According to an article published on ProPublica entitled “China Plays Tug-of-War with U.S. Inspectors over Drywall,” the United States’ investigation of defective Chinese drywall has been an everlasting “tug-of-war” battle between US investigators and the Chinese manufacturers and their government. It has even gone as far as a Chinese official attempting to force a piece of the drywall from an American inspector’s grasp.
The investigation into contaminated Chinese-made drywall is the largest product investigation the Consumer Safety Product Commission (CPSC) has ever conducted. Although it has been almost 2 years since this all began, the CPSC still does not know what causes the sulfur gases to be released.
A CPSC team traveled to China last year to investigate the manufacturing plants and gypsum mines. According to the Herald-Tribune, Chinese officials drastically interfered with the investigation. Chinese officials would rush the American investigators through sites, avoided questions, and even tried to stop attempts to take samples. They even went as far as ordering employees at a Chinese mine to encircle the Americans to block the entrance as an intimidation tactic.
The ProPublica article also stated that the team of investigators was denied even the most basic information about the chemicals and processes being used to manufacture the drywall. At one point, some of the team members went to vendors to purchase the drywall directly, and were told that a certain brand of drywall smelled so bad contractors refused to buy it.
Manufacturing Plant #1 – The team first stopped in a city located within the Shandong province where Taishan Gypsum Co. and Knauf Plasterboard Tianjin received some of their materials. This was also where Tiashan’s manufacturing plant is located.
During their visit, many of the team’s questions were avoided. The team also made a few disturbing observations. The plant was very dirty, equipment was not labeled, and it was very unclear as to how the quality of the material was being monitored.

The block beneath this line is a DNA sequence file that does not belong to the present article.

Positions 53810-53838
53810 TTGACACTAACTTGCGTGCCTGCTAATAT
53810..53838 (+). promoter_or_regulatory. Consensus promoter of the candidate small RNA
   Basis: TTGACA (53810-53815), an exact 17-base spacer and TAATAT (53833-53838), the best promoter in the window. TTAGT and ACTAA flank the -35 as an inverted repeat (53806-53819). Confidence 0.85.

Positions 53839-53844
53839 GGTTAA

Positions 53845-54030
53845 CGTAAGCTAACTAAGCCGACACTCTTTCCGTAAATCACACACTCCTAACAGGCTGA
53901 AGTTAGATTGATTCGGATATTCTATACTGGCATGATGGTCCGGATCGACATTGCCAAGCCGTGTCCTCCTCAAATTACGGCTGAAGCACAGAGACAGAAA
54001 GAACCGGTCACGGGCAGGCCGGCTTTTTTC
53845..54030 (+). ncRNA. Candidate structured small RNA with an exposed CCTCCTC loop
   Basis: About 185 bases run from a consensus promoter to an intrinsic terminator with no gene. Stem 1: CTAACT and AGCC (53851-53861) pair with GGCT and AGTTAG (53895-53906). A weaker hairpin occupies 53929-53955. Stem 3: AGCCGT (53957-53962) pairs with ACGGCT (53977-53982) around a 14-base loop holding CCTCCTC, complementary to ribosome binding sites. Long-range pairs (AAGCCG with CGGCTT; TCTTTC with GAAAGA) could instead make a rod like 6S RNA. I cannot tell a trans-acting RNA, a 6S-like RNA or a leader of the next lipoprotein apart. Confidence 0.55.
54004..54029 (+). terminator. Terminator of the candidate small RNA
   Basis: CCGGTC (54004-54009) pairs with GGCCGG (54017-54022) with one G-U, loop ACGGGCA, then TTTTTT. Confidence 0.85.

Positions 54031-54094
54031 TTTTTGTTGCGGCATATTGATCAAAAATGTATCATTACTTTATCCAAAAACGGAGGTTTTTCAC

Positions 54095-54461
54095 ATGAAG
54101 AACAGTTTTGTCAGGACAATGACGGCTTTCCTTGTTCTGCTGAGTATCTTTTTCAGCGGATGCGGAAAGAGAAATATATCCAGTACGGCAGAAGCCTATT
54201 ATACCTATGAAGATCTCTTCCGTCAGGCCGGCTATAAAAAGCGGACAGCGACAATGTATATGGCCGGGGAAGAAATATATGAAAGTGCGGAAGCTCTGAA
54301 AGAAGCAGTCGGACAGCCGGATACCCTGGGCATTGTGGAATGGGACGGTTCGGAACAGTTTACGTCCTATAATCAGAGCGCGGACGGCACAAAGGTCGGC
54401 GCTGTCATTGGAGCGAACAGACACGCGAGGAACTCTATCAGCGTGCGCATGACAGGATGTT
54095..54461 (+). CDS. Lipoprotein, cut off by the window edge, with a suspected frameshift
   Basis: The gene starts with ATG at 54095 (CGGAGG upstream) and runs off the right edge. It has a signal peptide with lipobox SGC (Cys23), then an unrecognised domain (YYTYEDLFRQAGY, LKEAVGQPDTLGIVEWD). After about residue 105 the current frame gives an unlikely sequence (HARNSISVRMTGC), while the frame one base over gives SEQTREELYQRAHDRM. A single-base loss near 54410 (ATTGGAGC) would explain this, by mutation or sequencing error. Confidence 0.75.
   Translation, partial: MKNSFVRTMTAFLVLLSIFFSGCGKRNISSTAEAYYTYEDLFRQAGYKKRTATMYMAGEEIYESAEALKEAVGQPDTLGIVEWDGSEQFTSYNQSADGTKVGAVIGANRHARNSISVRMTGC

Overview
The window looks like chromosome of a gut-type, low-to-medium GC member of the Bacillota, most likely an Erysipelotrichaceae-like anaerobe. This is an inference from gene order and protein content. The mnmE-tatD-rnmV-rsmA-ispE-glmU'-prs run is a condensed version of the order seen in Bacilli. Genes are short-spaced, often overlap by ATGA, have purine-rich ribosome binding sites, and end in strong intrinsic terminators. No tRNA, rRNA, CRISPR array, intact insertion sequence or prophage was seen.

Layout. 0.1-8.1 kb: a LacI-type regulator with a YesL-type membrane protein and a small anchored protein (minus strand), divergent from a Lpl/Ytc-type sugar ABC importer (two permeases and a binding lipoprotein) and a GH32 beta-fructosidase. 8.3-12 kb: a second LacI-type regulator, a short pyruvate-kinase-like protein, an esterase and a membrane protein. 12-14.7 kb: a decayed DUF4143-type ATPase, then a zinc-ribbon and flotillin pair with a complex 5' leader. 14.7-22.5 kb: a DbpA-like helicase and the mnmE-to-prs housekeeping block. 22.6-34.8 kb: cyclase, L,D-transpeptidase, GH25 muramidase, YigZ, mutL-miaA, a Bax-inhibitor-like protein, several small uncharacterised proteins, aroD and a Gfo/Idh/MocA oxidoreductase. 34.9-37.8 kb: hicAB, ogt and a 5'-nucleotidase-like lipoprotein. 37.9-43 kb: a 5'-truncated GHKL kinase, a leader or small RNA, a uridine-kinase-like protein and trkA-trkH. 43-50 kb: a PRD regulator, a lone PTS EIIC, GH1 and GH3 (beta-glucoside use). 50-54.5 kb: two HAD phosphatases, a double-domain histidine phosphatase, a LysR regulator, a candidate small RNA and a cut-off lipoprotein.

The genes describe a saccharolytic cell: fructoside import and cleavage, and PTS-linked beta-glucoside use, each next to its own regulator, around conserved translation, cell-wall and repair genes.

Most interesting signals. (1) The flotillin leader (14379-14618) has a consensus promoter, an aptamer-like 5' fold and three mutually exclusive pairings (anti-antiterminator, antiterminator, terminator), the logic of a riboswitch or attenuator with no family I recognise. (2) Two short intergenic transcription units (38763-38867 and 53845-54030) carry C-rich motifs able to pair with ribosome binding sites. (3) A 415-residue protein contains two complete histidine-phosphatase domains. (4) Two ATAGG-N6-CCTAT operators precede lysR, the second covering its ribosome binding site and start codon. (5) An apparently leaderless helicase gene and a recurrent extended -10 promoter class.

Gypsum Mine #1 – Resistance to cooperate intensified during the second stop at a gypsum mine. When the American team of 5 stepped off of the bus they were encircled by at least 50 plant employees who proceeded to block the entrance and take pictures of the team. The team planned to be at this location for several hours, but was rushed through the site. They were only there for about 30 minutes.
Gypsum Mine #2 – The second gypsum mine they visited in Shandong province was overwhelmed by the smell of sulfur, as well as the smell of live-stock. The team asked where the live-stock smell came from and were told that there was a farm nearby however, there was no farm in sight.
The team was very displeased with the processes being used to separate the materials in the mine. The materials were being separated by hand which meant that the gypsum was not being properly tested to see if it was pure enough to be used to produce drywall. When the team of investigators asked for a sample, they were handed a piece of gypsum that looked nothing like the piles being sorted.
Manufacturing Plant #2 – This second manufacturing plant used a type of gypsum called flue gas desulfurization or FGD gypsum. This gypsum is produced from coal ash. This method is very popular in China and the United States because it is abundant and cheap.
The team wanted to know how the plant kept track of where the coal ash came from. In the US, deliveries come with certificates that specify the composition of the gypsum. What they were told was startling. They were told that the gypsum came from five different power plants and was dumped into one big pile and that there was no documentation on the materials.
Last Manufacturing Plant – The last manufacturing plant they visited was located in the city of Tianjin of Beijing. This is where Chinese subsidiary Knauf Plasterboard Tianjin, of the German based company was located.
This facility provided the team with a full list of chemicals used in their product, and this plant was significantly more modernized than the previous plants visited. However, despite these optimistic factors, this plant was also piling their materials together which did not allow them to keep track of its origin.
The End of the Investigation- During the last few nights of their stay, some of the investigators slipped into town to try and get more information. They went to vendors to purchase sheets of drywall to sample. The investigators also gathered valuable information from these vendors who did not know why they were being questioned by the Americans.
The CPSC has not received any additional information from the Chinese government since the trip 14 months ago.
On a more positive note, the Knauf Plasterboard Tianjin “pilot program” settlement to repair 300 homes in several different states is set to begin early next year.